Show simple item record

dc.contributor.authorSanders, Lalage
dc.contributor.authorMair, Carolyn
dc.contributor.authorJames, Rachael
dc.date.accessioned2016-07-21T11:36:07Z
dc.date.available2016-07-21T11:36:07Z
dc.date.issued2016
dc.identifier.citationSanders, L.D., Mair, C. and James, R. (2016) 'Detecting uncertainty, predicting outcome for first year students', Journal of Applied Research in Higher Education, 8(3), pp. 346 - 359.en_US
dc.identifier.issn1758-1184
dc.identifier.issn2050-7003 (ESSN)
dc.identifier.urihttp://dx.doi.org/10.1108/JARHE-10-2015-0076
dc.identifier.urihttp://hdl.handle.net/10369/7979
dc.descriptionThis article was published in Journal of Applied Research in Higher Education in 2016, available online at http://dx.doi.org/10.1108/JARHE-10-2015-0076en_US
dc.description.abstractPurpose – The purpose of this paper is to evaluate the use of two psychometric measures as predictors of end of year outcome for first year university students. Design/methodology/approach – New undergraduates (n=537) were recruited in two contrasting universities: one arts based, and one science, in different cities in the UK. At the start of the academic year, new undergraduates across 30 programmes in the two institutions were invited to complete a survey comprising two psychometric measures: Academic Behavioural Confidence scale and the Performance Expectation Ladder. Outcome data were collected from the examining boards the following summer distinguishing those who were able to progress to the next year of study without further assessment from those who were not. Findings – Two of the four Confidence subscales, Attendance and Studying, had significantly lower scores amongst students who were not able to progress the following June compared to those who did (p < 0.003). The Ladder data showed the less successful group to anticipate a poorer performance at graduation relative to their year group than did the other group (p < 0.05). Originality/value – The results suggest that these two psychometric measures could be instrumental in predicting those at risk of non-completion; such identification could enable the targeted use of limited resources to improve retention. Given the background of limited resources in which institutions are exhorted to improve retention rates, this approach, facilitating the early identification of those at risk of non-completion, could enable focused use of additional support to reduce attrition.en_US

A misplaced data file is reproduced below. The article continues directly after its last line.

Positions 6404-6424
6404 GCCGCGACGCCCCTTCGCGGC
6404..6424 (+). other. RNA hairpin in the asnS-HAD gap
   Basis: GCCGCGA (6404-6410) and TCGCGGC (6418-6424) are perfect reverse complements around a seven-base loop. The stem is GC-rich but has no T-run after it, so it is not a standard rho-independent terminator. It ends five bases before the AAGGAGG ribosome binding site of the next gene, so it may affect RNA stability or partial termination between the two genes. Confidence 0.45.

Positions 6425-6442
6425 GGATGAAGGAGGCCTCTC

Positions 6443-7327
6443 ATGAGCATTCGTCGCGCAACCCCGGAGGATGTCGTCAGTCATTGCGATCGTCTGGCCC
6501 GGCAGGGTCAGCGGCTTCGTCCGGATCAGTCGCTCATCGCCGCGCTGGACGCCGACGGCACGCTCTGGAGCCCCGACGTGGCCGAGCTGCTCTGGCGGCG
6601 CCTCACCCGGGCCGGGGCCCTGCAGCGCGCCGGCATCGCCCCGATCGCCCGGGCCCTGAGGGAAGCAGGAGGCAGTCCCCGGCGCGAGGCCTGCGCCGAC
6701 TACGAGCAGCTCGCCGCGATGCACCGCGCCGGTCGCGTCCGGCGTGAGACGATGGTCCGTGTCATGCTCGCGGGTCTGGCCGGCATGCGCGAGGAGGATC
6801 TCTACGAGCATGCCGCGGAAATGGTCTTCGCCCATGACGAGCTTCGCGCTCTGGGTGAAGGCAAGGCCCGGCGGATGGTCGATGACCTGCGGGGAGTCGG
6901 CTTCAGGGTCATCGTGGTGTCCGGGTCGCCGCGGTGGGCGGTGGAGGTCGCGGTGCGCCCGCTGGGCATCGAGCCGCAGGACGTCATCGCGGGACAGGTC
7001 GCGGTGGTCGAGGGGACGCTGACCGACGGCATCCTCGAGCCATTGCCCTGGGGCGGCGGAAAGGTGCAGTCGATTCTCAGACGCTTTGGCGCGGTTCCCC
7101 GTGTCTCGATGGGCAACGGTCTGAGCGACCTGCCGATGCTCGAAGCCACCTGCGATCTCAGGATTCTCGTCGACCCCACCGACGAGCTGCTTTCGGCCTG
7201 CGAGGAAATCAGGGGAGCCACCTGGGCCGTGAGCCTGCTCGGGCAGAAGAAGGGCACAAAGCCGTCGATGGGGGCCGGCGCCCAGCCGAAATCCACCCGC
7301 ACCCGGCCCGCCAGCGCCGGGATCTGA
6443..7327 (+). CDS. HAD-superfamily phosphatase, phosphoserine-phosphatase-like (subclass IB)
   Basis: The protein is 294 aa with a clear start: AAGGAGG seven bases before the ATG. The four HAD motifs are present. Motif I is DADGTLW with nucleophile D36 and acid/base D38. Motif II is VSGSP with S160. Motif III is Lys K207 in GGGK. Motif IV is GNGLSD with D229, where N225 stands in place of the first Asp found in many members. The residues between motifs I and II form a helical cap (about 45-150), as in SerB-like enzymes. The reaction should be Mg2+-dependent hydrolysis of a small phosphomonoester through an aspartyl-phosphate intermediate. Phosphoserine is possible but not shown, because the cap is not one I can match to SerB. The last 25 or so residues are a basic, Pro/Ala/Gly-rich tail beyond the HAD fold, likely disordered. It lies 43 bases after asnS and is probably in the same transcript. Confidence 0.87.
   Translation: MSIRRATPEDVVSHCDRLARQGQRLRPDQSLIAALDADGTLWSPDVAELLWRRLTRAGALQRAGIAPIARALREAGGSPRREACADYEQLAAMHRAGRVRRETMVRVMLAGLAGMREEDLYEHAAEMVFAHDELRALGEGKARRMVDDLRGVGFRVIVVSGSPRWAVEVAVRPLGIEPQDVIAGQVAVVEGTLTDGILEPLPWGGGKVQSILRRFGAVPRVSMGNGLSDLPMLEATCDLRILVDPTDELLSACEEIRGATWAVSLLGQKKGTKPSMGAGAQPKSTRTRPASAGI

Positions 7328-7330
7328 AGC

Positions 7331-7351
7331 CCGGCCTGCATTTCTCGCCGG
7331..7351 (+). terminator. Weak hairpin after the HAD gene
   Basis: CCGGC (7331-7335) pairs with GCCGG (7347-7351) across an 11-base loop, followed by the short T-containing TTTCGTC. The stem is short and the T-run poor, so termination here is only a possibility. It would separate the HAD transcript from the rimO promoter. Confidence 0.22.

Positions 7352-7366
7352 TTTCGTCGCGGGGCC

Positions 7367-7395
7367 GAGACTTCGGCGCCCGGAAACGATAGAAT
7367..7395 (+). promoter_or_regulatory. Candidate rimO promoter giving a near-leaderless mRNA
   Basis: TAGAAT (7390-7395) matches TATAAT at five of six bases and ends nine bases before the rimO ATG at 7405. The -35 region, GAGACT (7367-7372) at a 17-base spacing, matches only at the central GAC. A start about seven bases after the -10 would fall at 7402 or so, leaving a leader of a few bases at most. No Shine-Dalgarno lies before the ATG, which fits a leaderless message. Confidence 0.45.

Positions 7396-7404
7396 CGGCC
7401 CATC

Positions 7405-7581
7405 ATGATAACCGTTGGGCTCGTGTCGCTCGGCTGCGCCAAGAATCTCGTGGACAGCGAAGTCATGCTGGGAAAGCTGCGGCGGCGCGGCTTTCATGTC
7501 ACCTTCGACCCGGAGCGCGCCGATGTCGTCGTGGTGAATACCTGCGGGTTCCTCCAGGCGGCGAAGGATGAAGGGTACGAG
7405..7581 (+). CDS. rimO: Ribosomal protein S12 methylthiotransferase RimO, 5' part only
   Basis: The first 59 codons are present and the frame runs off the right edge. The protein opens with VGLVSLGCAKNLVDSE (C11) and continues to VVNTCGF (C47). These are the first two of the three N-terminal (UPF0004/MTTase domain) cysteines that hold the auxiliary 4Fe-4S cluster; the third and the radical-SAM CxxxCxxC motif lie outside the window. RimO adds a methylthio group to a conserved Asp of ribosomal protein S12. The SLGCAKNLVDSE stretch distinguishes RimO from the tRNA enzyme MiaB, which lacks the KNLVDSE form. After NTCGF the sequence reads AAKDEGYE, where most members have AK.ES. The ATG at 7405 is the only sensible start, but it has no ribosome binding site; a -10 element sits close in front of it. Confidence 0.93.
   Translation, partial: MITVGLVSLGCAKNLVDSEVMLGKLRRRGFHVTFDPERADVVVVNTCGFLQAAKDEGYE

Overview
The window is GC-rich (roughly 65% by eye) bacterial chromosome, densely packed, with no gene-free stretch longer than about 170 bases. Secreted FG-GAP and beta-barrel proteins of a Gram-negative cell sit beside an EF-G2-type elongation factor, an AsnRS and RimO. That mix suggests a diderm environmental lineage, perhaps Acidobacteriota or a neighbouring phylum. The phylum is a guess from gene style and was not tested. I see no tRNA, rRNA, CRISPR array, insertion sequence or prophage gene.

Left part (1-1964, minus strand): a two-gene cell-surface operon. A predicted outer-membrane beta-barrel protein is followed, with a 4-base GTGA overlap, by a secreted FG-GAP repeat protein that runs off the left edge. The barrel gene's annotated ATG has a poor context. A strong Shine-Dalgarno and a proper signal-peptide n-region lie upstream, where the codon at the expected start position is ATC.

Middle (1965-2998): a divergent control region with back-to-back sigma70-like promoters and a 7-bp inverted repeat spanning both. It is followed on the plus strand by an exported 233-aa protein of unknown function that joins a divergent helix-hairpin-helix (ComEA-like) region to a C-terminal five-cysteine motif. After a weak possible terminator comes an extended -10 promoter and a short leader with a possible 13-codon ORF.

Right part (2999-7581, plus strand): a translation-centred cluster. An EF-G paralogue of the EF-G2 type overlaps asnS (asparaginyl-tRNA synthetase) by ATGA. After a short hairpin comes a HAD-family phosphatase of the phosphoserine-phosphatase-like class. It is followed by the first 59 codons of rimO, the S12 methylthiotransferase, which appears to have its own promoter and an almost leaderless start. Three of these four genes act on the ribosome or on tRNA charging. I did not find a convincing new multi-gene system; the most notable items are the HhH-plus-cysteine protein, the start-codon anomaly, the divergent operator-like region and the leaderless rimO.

dc.language.isoenen_US
dc.publisherEmeralden_US
dc.relation.ispartofseriesJournal of Applied Research in Higher Education
dc.rightsNon-commercial
dc.subjectprogressionen_US
dc.subjectretentionen_US
dc.subjectacademic confidenceen_US
dc.subjectfirst-year studentsen_US
dc.subjectnon-completionen_US
dc.subjecttransition to higher educationen_US
dc.titleDetecting uncertainty, predicting outcome for first year studentsen_US
dc.typeArticleen_US
dc.date.dateAccepted2016-03-18


Files in this item

Thumbnail

This item appears in the following collection(s)

Show simple item record